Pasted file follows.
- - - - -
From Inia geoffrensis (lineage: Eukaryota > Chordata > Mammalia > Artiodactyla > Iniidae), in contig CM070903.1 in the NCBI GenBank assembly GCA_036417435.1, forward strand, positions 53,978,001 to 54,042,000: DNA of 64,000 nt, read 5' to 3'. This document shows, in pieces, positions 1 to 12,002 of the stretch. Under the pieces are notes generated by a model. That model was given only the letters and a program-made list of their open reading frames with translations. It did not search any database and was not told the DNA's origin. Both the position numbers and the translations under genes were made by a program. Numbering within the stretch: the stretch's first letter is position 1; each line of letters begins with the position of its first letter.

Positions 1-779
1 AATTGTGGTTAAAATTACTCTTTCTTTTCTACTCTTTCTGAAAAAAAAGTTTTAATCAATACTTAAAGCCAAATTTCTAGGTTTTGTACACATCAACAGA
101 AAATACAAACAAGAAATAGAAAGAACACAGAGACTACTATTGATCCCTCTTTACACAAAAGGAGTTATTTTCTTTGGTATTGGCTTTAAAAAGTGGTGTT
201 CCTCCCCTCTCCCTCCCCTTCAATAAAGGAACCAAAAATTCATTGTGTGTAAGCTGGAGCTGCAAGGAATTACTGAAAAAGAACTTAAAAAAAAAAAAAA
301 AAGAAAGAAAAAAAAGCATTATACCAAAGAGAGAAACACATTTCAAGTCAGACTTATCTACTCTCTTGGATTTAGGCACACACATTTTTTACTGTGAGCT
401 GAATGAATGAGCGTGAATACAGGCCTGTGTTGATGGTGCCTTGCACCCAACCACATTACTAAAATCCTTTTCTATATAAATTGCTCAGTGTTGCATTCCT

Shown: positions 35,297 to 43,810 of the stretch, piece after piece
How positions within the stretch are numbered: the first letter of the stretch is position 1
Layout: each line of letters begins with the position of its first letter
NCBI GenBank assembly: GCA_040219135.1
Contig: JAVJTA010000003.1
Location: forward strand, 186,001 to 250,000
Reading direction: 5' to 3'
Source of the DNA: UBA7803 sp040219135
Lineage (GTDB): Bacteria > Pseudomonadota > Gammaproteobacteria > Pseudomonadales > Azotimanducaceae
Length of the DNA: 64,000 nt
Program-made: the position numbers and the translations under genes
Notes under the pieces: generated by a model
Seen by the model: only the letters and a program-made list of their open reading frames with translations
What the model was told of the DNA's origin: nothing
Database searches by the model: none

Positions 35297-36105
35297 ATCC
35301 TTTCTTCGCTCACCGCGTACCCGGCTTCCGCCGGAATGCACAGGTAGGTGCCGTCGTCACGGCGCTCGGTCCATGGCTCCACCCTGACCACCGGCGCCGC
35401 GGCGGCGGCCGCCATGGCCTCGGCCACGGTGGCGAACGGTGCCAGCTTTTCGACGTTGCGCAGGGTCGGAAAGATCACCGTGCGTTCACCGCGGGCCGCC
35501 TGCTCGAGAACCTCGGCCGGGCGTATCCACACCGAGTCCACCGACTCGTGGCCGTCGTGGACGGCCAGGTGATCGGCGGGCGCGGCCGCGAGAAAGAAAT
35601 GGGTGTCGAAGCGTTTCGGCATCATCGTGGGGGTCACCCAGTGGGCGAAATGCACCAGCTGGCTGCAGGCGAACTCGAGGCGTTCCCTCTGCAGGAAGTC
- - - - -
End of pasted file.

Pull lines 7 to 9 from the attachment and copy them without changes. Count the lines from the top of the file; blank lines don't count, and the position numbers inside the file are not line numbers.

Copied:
401 GAATGAATGAGCGTGAATACAGGCCTGTGTTGATGGTGCCTTGCACCCAACCACATTACTAAAATCCTTTTCTATATAAATTGCTCAGTGTTGCATTCCT

Shown: positions 35,297 to 43,810 of the stretch, piece after piece
How positions within the stretch are numbered: the first letter of the stretch is position 1